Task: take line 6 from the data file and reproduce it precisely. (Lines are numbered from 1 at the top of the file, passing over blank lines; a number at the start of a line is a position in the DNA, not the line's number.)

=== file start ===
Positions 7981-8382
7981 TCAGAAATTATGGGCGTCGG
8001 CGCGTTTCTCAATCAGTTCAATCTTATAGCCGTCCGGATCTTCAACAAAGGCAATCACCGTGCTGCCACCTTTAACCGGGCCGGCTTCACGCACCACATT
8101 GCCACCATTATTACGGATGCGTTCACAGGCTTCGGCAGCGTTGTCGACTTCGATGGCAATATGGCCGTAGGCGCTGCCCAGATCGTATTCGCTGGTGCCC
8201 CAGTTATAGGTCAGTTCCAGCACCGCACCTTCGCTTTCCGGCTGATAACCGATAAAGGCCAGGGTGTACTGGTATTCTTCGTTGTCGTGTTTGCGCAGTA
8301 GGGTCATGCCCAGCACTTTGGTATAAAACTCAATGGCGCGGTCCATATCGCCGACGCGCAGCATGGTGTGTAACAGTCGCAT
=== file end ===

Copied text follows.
8301 GGGTCATGCCCAGCACTTTGGTATAAAACTCAATGGCGCGGTCCATATCGCCGACGCGCAGCATGGTGTGTAACAGTCGCAT